Companies often claim, for example, that their customer list is a "trade secret". As information generally has become more readily available, however, it has become more difficult for employers to prove that any list of customers truly is a secret. The internet and electronic compilations of companies make it easier to determine the customers or potential customers for many companies. At a minimum, social media should make it more difficult for employers to prove that any list is a secret.

Postings on social media also may cause a company's customer list to lose its status as a trade secret. Many employees, particularly sales employees, now use Linked In and make "connections" with customers they serve. Linked In has various privacy settings, which allow a user to control whether his connections can "see" all of the users' other connections. If employees join Linked In, link to all of their customers and allow their connections to see their other connections, the company may struggle to show that the identity of its customers really is a trade secret.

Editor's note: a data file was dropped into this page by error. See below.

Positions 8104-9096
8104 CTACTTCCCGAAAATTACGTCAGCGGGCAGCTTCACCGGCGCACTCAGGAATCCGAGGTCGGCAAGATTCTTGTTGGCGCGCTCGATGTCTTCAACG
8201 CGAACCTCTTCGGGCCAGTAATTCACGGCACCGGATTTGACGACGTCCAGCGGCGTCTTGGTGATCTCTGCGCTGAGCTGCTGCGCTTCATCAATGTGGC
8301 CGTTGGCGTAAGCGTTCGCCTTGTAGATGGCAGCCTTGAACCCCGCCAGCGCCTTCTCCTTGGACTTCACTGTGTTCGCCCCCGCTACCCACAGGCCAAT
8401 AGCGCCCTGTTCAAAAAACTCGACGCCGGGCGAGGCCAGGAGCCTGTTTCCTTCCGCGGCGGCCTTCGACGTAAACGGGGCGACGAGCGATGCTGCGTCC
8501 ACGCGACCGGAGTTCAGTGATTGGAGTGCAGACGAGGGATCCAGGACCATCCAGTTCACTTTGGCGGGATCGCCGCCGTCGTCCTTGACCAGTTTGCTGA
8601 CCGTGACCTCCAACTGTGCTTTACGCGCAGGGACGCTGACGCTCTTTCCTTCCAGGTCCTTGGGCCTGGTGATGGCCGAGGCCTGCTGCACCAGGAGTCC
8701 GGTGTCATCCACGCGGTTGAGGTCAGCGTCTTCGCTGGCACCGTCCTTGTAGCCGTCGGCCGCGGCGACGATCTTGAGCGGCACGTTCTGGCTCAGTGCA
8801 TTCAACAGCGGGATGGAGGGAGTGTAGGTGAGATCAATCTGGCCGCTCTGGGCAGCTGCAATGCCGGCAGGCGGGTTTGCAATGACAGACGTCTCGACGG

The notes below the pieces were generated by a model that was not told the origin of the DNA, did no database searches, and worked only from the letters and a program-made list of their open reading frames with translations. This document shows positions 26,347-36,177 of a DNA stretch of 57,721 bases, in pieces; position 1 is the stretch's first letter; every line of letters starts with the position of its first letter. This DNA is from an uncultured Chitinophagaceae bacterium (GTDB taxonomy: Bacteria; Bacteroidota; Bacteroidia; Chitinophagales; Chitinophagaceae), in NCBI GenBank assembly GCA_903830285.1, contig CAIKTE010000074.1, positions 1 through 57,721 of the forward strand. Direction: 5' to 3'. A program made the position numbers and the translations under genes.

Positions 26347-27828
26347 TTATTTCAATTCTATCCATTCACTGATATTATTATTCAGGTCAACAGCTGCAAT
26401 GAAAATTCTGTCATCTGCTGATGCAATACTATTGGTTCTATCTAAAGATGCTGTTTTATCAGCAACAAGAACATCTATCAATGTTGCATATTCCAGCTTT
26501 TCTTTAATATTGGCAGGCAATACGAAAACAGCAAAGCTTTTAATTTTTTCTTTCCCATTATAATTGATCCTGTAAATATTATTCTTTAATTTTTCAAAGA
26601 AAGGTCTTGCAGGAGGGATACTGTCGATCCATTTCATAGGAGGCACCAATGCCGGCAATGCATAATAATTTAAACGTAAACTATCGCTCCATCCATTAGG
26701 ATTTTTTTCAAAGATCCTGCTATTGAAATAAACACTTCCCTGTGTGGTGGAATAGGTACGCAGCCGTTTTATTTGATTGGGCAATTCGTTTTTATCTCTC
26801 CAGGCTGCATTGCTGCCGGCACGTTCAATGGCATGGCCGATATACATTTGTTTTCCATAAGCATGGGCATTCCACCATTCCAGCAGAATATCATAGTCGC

Colorado's new Facebook Law may complicate an employer's efforts to monitor an employee's social media activity. Under the new law, an employer can't compel an employee to disclose his passwords to social media accounts. Nor may an employer compel an employee to add someone to an employee's list of contacts. As a result, an employer may not know whether an employee has disclosed the identity of its customers to his other friends or connections. 

On Linked In, users also have the option of creating and updating their profile on the site. Not surprisingly, employees are eager to describe themselves in the best light possible. In doing so, employees may include information in their profile which the company considers a trade secret. One the profile is published, the disclosed information may lose its status as a trade secret, because it is no longer secret. 


Protecting Social Media Passwords in Colorado